Kris Russell is an interesting candidate however. No, he’s not a “sexy choice” and no, he’s not a permanent solution. When I made the suggestion on Twitter, some were adamant against him but I have a feeling that few of those people have watched him play enough to make a valid judgment. You see, my girlfriend is an Oilers’ fan (we won’t hold that against her) and I got to watch them often this season. Here’s my take on Russell TODAY…

Kris Russell

Kris Russell is a mobile, puck-moving and shot blocking veteran defenseman. He plays with confidence with the puck and he also owns enough offensive acumen to play on the power play and moves the puck with aplomb. He has great wheels. A lack of size (5-10, 170 lbs) can occasionally hinder his ability to defend bigger forwards but he usually positions himself well and has a good stick. He is no all-star (nor is he getting paid like one) so he will be prone to mental lapses from time to time. He is currently fourth in the entire NHL in blocked shots with 107 and that, with 10 fewer games played than most of his competitors.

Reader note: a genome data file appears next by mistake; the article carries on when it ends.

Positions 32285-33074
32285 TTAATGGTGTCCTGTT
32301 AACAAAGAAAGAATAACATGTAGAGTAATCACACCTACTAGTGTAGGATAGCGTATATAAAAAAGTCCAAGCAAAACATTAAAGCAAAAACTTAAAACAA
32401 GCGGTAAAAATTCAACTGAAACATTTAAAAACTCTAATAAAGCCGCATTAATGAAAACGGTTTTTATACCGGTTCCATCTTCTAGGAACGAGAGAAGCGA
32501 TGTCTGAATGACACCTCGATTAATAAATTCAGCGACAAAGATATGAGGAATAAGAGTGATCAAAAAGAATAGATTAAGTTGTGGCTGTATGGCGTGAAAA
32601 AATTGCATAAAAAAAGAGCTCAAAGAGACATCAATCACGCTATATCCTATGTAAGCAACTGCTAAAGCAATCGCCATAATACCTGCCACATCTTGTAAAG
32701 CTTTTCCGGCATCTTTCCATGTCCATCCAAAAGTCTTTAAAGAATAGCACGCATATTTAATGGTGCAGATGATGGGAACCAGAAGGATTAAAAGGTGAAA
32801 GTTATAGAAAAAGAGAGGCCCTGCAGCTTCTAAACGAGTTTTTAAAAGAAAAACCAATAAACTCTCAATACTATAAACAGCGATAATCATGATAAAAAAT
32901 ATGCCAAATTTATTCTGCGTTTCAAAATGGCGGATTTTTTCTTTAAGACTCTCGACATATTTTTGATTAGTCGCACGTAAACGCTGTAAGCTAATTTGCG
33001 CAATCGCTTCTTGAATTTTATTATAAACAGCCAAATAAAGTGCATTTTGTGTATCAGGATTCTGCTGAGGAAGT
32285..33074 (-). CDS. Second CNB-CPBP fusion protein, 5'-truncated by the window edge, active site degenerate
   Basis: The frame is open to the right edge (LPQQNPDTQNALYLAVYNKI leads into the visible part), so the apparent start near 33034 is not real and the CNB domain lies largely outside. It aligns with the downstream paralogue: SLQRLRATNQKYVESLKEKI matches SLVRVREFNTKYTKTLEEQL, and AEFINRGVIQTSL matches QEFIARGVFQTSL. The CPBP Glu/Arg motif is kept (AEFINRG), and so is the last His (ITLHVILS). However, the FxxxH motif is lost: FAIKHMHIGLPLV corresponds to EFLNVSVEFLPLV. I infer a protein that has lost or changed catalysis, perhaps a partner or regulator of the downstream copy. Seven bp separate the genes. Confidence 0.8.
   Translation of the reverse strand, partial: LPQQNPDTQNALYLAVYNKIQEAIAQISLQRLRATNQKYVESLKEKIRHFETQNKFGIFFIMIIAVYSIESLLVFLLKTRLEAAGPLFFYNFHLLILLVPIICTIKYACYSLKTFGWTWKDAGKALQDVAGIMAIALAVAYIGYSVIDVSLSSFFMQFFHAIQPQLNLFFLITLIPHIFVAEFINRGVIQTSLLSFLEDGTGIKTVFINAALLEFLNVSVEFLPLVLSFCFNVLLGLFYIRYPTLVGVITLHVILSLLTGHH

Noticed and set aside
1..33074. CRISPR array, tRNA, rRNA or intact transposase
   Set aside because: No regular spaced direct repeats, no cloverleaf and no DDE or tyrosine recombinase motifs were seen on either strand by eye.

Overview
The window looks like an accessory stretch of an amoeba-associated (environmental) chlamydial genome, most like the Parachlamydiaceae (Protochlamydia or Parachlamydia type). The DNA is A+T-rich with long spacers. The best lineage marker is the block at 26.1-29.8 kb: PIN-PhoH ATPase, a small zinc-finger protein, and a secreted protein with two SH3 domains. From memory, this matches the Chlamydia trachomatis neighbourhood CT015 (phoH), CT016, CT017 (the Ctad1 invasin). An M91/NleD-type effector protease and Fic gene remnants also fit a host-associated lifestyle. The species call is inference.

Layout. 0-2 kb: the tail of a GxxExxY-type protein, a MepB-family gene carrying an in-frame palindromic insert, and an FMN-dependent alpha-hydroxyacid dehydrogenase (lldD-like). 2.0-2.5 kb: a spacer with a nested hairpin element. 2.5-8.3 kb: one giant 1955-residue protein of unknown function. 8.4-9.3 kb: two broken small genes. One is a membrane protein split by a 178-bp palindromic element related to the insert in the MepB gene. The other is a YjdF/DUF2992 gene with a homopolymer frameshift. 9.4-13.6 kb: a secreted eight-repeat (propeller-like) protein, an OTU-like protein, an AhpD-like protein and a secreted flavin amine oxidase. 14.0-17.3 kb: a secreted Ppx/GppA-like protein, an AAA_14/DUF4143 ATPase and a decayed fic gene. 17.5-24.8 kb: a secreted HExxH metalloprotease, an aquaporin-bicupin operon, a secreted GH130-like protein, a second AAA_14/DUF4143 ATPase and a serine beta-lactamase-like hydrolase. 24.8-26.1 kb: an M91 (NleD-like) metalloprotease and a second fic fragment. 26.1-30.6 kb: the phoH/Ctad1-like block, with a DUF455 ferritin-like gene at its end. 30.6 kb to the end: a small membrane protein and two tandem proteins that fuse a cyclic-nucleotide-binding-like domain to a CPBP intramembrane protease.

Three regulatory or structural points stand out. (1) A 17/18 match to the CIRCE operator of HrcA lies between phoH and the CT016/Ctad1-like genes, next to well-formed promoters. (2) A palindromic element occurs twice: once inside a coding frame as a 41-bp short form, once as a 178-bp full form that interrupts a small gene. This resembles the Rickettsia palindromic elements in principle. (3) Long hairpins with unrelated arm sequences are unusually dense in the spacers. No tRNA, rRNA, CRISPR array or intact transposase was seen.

What I do know however is that at this point in time, Russell is an improvement over Mike Reilly, Jordie Benn, David Schlemko, Karl Alzner, Xavier Ouellet and arguably Mete too. While he’s not the sexy choice, a Canadiens’ defense with Russell is superior (and deeper) than it is today without him. Period. So at the right price, he would help the Habs. He is 31 years old, so he will be 33 at the end of his contract. By that time, Alexander Romanov will be ready to step in on the Canadiens’ blue line. The cap? The Canadiens don’t have any major contracts to renew during Russell’s term. It’s a none-issue.

The deal: I think that something along the lines of Charles Hudon would get it done, give or take on one side or the other. The question: are the Canadiens a better team with Russell or Hudon? Asking the question is answering it.